Does Exercising Affect Your Hormones? You Might Feel These 8 Changes
When we think of exercising, we tend to think of the benefits for mood and energy, as well as our physical health. But exercise can have an even more subtle effect on our bodies. And I'm talking about on the chemical level: There are a number of ways working out can affect your hormones, and this can influence all parts of how your body functions, including how your body handles stress, regulates insulin, your sex drive, and even your risk of breast cancer.
"How you exercise affects your hormones, both positively and negatively," gynecologist Sara Gottfried, MD, author of The Hormone Cure and The Hormone Reset Diet, tells Bustle. "When we exercise, we tend to think more is better, so we exercise harder, longer, and more intensely. But actually, exercise has a U-shaped association, meaning that moderate amounts are optimal but low or high levels can be harmful."
Given that exercise can affect so much of what goes on with your body's hormones, it makes sense why working out is important for balancing out the body in all aspects, including your mental health, your energy levels, your sleep, and more. Here are eight ways your workout can have an effect on your hormones.
1It Increases Endorphins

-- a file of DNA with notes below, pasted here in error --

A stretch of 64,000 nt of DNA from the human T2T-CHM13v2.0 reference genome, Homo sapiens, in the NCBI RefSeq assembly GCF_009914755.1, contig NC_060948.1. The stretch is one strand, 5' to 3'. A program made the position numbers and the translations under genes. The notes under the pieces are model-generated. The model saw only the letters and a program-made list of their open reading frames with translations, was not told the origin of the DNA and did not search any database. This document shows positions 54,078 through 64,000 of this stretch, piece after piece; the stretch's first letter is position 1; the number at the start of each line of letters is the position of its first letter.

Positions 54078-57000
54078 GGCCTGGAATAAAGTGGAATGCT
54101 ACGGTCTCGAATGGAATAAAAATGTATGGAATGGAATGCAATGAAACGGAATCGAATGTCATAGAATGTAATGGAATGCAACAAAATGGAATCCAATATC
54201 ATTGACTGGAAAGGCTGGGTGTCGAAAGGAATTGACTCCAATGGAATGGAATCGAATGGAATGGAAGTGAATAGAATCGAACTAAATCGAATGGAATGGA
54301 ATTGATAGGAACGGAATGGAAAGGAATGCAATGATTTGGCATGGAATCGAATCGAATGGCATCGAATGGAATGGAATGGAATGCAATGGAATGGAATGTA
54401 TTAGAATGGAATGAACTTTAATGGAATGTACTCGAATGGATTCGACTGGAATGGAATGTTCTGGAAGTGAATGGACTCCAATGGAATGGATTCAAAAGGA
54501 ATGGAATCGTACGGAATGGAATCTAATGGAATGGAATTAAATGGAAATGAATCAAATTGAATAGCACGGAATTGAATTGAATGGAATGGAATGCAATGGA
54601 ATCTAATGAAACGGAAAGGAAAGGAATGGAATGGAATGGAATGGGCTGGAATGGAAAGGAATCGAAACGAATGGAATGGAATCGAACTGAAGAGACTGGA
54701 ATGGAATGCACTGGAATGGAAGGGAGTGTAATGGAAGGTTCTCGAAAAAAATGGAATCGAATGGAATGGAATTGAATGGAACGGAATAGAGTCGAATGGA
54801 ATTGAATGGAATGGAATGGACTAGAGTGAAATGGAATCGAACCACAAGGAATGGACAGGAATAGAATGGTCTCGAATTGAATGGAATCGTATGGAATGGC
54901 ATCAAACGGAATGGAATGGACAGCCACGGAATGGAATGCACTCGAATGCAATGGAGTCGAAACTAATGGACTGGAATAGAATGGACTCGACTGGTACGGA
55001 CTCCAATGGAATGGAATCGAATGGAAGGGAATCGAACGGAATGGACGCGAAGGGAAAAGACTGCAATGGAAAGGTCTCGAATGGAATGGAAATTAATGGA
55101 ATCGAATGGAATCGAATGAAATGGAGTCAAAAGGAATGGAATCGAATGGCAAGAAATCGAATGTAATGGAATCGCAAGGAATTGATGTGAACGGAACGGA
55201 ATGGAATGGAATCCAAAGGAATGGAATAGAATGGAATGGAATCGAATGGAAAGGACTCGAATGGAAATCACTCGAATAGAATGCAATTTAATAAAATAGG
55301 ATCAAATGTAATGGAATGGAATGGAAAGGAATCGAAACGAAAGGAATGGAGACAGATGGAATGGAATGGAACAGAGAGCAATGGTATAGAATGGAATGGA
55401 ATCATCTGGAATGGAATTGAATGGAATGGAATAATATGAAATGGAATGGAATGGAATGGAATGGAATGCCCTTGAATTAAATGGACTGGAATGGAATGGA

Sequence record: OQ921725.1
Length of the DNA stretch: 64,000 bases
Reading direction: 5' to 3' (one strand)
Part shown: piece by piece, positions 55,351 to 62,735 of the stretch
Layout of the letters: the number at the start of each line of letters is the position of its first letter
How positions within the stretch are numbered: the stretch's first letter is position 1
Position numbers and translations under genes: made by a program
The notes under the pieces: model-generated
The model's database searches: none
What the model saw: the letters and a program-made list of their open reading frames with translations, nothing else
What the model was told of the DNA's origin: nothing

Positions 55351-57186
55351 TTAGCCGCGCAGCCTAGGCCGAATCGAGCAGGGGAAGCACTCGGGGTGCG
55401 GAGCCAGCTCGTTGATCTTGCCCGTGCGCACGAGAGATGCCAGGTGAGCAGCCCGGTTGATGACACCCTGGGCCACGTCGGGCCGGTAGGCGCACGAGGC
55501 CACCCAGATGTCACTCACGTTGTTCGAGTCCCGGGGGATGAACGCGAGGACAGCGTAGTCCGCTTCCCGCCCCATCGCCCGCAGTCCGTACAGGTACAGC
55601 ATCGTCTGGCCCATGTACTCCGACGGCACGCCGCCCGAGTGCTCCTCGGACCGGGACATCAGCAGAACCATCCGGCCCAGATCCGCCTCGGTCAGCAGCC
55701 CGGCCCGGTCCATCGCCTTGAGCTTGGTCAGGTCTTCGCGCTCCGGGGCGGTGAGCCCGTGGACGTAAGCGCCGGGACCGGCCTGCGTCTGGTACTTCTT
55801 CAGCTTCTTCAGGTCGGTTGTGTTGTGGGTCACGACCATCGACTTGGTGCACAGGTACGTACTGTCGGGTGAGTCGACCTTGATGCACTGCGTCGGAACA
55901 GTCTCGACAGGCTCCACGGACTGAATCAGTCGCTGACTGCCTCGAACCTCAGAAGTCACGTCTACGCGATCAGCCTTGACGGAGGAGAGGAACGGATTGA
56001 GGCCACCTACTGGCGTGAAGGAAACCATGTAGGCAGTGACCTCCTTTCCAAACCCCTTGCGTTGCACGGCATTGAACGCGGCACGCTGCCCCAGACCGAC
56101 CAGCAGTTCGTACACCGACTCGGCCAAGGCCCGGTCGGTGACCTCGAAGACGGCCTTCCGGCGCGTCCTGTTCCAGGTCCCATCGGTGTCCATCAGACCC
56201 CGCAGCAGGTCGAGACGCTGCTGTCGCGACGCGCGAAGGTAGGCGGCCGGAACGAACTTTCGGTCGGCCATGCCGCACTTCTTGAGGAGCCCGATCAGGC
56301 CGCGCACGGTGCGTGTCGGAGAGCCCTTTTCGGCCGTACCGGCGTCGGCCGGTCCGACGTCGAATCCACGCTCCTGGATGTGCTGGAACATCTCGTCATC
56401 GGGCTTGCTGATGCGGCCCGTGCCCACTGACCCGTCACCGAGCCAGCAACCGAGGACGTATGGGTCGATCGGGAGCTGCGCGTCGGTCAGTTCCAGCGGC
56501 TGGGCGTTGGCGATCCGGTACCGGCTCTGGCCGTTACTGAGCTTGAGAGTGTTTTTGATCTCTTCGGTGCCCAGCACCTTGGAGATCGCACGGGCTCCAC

Endorphins are likely the most recognized hormone affected by "Endorphins are endogenous opioids secreted from the pituitary gland that blocks pain, creates a feeling of euphoria (i.e. a runner’s high), blocks pain, and reduces anxiety," clinical sports neuropsychologist Dr. Erin Reynolds tells Bustle. Getting your heart rate up can boost your endorphin levels, and unlike synthetic opioids that we habituate to, regular exercise over time will lead to an increased sensitivity to endorphins. "You will feel that runner’s high faster, and it may last longer," she says. "That’s how (with a regular routine), people can exercise for longer times or run for longer distances without feeling pain or fatigue."
2It Regulates Estrogen
Estrogen is the primary female sex hormone, and it mainly responsible for the regulation of the female reproductive system and secondary sex characteristics (i.e. breast development, menstrual cycle, reproduction). "Although women need estrogen, too much of it is not good and has been identified as a big risk factor for breast cancer," says Reynolds. "Many women have too much estrogen in their systems to start with. In fact, many women over the age of 35 develop estrogen dominance. Exercise, in this case, helps to reduce excess estrogen, thereby reducing risk of breast cancer."
3It Regulates Cortisol
Cortisol helps to control mood, motivation, and the fear response, and exercising can help prevent overproduction of the hormone. "Cortisol is secreted from the adrenal glands, and chronic overproduction of cortisol is associated with adrenal fatigue," says Reynolds. "Regular exercise can be very helpful in regulating cortisol, however, low intensity steady state training has been more effective in decreasing or regulating cortisol levels, while high intensity workouts (i.e. Crossfit) have been associated with increased cortisol levels in the acute period following exercise."